When people or businesses become heavily in debt and cannot meet their financial obligations, declaring bankruptcy is sometimes the only solution.
Bankruptcy is a federal law that provides the person or business an orderly way to settle the debts and begin anew. For the creditors, bankruptcy enables them to receive all, part or none of the debt owed.
A person or business declares bankruptcy by filing a petition for relief in U.S. Bankruptcy Court. An individual usually files for bankruptcy under either Chapter 7 or Chapter 13. Chapter 7 bankruptcy, known as straight bankruptcy, calls for the liquidation or sale of the debtor's non-exempt possessions to repay creditors. Chapter 13 bankruptcy is known as wage earner's bankruptcy because it calls for the debtor to repay the debt in installments over a period of time from his or her excess or disposable income.
Chapter 11 bankruptcy, commonly known as business reorganization, is often complex and expensive, involves large debts, and occurs when the person or business wishes to retain the assets, remain in business, and reorganize financially. A creditor may ask the court to appoint a trustee if the debtor has been found guilty of fraud, dishonesty, incompetence, or gross mismanagement.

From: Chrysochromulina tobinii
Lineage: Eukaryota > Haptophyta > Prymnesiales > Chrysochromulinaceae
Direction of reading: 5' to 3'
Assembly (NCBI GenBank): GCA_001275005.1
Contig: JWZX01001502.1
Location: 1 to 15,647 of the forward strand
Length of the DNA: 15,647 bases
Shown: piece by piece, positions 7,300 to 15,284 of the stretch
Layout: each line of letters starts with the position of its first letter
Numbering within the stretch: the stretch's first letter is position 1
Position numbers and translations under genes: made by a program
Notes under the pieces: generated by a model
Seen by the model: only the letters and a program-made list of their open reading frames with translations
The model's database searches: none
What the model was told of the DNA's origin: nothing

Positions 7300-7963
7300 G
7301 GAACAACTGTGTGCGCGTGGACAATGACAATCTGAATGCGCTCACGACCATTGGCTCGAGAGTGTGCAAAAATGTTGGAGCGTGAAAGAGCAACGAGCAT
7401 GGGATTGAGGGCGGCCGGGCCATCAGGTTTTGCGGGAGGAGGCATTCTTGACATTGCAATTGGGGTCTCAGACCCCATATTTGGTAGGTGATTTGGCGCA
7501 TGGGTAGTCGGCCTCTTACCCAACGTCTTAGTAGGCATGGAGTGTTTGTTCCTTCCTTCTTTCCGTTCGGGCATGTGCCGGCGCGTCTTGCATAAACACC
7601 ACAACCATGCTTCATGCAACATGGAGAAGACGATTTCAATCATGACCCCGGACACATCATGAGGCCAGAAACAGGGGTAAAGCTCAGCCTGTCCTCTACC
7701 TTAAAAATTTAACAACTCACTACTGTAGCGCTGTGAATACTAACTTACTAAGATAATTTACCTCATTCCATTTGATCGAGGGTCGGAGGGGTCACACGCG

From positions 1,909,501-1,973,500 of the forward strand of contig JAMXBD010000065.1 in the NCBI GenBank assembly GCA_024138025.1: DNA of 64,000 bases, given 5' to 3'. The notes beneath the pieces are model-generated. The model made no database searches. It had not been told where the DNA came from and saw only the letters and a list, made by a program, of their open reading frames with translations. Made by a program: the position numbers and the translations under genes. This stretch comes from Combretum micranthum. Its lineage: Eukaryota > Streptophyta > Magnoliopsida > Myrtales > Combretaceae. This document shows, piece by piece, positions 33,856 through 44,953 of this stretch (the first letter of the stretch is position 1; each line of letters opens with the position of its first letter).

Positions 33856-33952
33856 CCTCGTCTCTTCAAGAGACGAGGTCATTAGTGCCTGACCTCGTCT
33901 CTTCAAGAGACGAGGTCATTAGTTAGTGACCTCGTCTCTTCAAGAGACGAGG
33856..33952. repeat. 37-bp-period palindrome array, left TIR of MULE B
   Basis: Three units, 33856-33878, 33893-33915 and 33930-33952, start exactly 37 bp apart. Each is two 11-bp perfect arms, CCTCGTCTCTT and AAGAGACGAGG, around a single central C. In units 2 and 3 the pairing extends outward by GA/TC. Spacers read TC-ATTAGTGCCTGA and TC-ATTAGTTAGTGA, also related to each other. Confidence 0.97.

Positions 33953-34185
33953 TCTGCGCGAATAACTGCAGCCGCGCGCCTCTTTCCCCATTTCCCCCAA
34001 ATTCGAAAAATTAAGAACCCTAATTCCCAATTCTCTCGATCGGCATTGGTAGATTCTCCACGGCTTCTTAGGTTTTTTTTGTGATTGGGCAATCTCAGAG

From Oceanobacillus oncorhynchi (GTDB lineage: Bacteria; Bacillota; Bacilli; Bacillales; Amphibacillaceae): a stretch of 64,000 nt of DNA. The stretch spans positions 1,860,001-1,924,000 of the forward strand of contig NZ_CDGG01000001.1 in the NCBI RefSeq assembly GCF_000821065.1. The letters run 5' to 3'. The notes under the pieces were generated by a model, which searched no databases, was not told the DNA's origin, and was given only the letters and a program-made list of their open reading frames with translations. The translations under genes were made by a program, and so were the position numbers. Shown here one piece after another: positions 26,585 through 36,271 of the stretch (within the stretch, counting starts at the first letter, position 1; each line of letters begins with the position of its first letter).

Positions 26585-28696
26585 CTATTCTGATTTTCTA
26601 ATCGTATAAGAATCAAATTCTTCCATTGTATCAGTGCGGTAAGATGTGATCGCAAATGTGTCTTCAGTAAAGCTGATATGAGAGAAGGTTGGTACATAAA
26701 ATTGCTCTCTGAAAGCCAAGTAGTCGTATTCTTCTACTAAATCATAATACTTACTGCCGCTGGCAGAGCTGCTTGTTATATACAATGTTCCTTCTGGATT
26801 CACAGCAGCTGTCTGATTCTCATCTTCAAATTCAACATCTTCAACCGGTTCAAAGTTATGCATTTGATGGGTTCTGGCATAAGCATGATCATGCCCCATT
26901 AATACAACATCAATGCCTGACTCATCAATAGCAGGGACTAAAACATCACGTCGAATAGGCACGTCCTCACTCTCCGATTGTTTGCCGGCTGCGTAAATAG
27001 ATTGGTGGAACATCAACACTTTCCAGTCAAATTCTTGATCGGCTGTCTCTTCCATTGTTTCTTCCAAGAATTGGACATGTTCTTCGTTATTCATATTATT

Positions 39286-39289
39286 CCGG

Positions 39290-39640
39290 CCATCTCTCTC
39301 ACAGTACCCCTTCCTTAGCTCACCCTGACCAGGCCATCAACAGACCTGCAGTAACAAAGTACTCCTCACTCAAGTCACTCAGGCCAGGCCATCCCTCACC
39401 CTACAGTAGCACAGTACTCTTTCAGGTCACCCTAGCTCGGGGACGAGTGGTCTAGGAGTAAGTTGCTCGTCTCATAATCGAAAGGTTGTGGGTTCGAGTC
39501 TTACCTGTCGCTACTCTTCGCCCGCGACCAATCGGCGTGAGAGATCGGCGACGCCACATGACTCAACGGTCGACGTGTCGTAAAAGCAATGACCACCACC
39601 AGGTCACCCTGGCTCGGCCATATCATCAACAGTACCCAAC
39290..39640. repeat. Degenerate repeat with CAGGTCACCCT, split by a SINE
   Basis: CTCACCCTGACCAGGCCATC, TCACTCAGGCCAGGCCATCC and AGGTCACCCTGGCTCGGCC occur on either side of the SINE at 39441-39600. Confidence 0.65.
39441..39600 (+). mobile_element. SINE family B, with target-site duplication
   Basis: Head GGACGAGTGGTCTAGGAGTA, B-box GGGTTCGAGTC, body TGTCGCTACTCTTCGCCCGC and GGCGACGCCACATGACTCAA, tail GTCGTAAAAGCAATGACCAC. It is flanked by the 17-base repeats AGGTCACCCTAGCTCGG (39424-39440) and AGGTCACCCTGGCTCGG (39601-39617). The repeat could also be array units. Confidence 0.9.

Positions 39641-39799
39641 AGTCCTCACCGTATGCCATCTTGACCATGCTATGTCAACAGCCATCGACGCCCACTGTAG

Chapter 12 of the bankruptcy law offers special protection to farmers. It prevents foreclosure on a farmer's real estate debts during economic slumps. The farmer retains possession of the land and continues to operate the farm. To settle the debts, he usually devotes the profits from future crops.
Declaring bankruptcy does not erase all types of debt. A debtor may still liable for tax claims, alimony, child support, property settlements, most student loans, and claims for punitive damages.
While bankruptcy may appear to be an easy way to erase debts, it does come with consequences. A person who has declared bankruptcy will have that fact on his or her credit report for 10 years. Such credit history can lead to other financial problems like the inability to get a loan for a car, a house mortgage, or even a credit card. A consumer credit counselor or bankruptcy attorney can advise a person on the best way to settle his or her debts, possibly without declaring bankruptcy.